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Admired academic Dame Beulah Bewley fought for more women in medicine

By Una Brankin

Dame Beulah Bewley, who has died aged 88, was one of the most prominent doctors and medical academics in the UK.

Born in Londonderry in 1929 to Ulster Bank official John Knox and wealthy heiress Ina Charles, Dr Bewley rose to become president of the Medical Women's Federation and treasurer of the General Medical Council (1992-99), an organisation she encouraged, along with the royal medical colleges, to take on more women.

As the middle child of three daughters, Beulah was inspired by her local GP's interest in her and her illnesses - including appendicitis - and often accompanied him on home visits in his pony and trap during the Second World War.

She met her psychiatrist husband Thomas Bewley while studying medicine at Trinity College, Dublin, and married him in 1955, when she was 25.

After early stints in hospitals in Essex and the US, the couple settled in Dublin. They went on to have five children, one of whom, Sarah, died at 44, from Down's Syndrome complications,

Dr Bewley worked part-time in women and children's health for a decade before retraining as an academic.

Later, she was made a Dame of the British Empire for her work for women in medicine.

In her memoir, My Life As A Woman and Doctor, she recalls her uncle Joe, a Liberal councillor, urging her, as a young girl, to opt for dentistry instead of medicine, with a view to meeting a husband.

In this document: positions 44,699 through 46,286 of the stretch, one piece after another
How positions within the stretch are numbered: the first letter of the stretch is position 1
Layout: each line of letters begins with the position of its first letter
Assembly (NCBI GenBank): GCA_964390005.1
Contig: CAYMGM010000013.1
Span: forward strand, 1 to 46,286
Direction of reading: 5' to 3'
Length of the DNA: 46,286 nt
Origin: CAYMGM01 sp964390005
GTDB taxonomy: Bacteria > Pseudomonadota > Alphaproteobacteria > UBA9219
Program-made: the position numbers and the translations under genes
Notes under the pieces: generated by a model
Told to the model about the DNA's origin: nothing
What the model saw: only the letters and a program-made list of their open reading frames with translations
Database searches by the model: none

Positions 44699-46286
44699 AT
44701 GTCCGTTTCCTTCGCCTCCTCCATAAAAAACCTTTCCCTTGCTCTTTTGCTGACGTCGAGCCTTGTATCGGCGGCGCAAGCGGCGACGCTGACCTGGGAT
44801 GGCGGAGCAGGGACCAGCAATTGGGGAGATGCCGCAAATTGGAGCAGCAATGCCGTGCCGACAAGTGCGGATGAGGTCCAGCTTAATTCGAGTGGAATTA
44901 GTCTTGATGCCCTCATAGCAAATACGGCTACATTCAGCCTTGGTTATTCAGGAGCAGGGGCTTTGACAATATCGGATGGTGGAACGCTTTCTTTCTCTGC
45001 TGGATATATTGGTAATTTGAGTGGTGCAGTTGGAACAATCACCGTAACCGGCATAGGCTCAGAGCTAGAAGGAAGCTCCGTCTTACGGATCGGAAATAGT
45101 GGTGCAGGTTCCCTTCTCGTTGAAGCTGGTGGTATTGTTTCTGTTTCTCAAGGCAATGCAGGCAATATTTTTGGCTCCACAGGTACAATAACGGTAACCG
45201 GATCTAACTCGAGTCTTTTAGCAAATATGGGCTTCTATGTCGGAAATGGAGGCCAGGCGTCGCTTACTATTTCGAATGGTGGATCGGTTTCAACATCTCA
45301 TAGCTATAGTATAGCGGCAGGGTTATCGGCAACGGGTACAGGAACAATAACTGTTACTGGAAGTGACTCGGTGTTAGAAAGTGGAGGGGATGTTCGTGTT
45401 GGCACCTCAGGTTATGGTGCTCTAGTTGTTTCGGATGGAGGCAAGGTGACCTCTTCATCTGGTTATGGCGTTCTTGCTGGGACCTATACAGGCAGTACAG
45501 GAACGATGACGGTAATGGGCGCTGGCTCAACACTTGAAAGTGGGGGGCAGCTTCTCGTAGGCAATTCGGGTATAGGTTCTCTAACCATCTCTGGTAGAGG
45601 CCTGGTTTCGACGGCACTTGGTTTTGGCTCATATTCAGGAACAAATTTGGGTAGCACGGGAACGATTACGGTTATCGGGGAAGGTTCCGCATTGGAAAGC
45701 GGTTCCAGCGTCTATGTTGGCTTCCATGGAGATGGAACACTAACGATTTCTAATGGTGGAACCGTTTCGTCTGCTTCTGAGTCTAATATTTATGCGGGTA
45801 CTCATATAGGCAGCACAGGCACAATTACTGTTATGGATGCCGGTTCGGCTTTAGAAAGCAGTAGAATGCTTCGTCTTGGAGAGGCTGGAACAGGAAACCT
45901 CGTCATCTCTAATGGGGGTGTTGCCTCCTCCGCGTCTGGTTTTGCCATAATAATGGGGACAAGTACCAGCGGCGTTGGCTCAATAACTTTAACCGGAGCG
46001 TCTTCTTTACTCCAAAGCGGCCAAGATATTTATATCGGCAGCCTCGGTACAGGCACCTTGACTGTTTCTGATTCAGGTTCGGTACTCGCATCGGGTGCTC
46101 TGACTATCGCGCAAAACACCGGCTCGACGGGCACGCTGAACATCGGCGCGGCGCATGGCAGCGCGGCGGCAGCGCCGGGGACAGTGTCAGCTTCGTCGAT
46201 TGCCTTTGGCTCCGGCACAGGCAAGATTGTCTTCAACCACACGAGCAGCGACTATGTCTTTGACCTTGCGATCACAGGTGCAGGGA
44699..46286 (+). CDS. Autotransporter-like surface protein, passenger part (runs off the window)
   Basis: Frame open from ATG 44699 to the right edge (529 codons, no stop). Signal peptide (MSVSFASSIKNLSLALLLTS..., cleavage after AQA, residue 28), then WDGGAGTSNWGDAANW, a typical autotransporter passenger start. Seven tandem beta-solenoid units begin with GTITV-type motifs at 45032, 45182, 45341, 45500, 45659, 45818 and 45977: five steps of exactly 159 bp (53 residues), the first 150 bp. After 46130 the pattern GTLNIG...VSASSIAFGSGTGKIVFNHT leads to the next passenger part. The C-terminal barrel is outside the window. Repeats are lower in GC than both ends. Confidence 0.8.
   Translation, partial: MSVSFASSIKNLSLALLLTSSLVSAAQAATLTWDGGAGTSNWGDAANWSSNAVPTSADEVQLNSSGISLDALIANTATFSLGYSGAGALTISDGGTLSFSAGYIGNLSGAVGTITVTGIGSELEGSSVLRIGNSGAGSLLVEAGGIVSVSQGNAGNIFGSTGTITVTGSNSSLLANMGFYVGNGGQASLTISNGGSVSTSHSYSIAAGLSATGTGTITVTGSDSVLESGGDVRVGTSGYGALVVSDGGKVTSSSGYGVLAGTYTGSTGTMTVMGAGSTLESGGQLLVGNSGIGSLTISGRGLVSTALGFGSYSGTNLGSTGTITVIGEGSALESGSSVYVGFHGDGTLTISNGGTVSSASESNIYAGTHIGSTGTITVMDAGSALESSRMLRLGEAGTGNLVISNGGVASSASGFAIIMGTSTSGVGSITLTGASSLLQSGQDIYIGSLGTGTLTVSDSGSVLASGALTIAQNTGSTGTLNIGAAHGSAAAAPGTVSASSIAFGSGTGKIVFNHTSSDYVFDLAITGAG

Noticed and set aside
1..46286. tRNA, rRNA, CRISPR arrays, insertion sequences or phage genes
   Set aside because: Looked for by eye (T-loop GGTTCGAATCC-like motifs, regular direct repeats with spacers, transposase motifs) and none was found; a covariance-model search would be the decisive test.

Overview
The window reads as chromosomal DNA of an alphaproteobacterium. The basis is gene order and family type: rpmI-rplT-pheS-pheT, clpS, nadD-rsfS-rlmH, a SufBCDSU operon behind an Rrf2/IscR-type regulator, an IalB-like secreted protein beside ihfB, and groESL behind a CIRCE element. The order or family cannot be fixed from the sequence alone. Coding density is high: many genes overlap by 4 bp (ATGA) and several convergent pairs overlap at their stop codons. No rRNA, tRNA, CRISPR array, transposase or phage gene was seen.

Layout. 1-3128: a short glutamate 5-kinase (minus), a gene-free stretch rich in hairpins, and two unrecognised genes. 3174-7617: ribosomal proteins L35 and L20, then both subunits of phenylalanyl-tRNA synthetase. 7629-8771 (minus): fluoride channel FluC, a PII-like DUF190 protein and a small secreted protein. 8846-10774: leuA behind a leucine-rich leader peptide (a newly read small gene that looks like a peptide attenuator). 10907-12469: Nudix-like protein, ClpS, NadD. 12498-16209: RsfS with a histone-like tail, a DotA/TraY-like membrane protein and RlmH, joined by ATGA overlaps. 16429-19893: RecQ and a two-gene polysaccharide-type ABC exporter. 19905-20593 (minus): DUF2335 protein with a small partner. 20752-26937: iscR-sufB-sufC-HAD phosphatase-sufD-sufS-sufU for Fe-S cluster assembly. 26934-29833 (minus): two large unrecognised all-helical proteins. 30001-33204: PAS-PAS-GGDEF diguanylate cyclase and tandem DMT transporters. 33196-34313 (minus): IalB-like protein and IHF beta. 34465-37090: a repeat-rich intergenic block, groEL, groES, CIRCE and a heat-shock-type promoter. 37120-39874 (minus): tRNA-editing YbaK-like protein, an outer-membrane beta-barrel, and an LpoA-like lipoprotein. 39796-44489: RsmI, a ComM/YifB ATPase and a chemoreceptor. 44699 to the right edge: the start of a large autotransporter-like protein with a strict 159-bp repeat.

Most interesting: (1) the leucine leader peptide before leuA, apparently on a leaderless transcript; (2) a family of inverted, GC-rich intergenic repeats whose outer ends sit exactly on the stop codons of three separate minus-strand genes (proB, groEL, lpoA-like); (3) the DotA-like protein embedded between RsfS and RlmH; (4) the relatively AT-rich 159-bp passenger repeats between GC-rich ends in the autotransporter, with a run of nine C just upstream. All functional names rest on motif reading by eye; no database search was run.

"I thought this old boy was talking off the top of his head and decided he knew nothing," she wrote, adding that she followed her independently-minded spinster Aunt Betty's advice: 'No woman should be entirely dependent on a man'.

Supporters of the Alliance Party, the Bewleys were good friends with the Ulster author Jennifer Johnson and the late orthopaedic surgeon Paul Osterberg, and spent many family holidays at his home in Hillsborough.

When her youngest child, Emma, was three, Beulah went back to full-time education at the London School of Hygiene and Tropical Medicine.

An illustrious academic career followed, including high profile projects on family planning and on the effects of smoking on children, and upmarket social events in which she rubbed shoulders with royalty and film stars like Richard Burton and Elizabeth Taylor.

She supported the 1967 Abortion Act, having seen a young woman who had died of an illegal abortion during her time as a medical student, and was always concerned about the dangers of children smoking.

Her research showed that even one cigarette a week in childhood made children's respiratory symptoms much worse.

A woman of faith, she was known widely as an extremely intelligent, strong-minded and positive person, who was a good sportswoman and musician in her youth.

Beulah retired in 1994, at 64. She is survived by Thomas (90), and their children, Dr Susan Bewley, Louisa, an accountant, Henry, a health and social policy officer, and Emma, a TV advertising producer.

"I think I'm ready to die," she concluded in her 2016 memoir.

"I don't want to die yet, but eventually.

"Between here and death, I'd like to be treated with respect. I'm certainly getting that from my family and friends.

"God is comforting in so many ways. So, I am very optimistic."

My Life As A Woman and Doctor, by Beulah Bewley, is published by Silverwood Books (hardback £25). See

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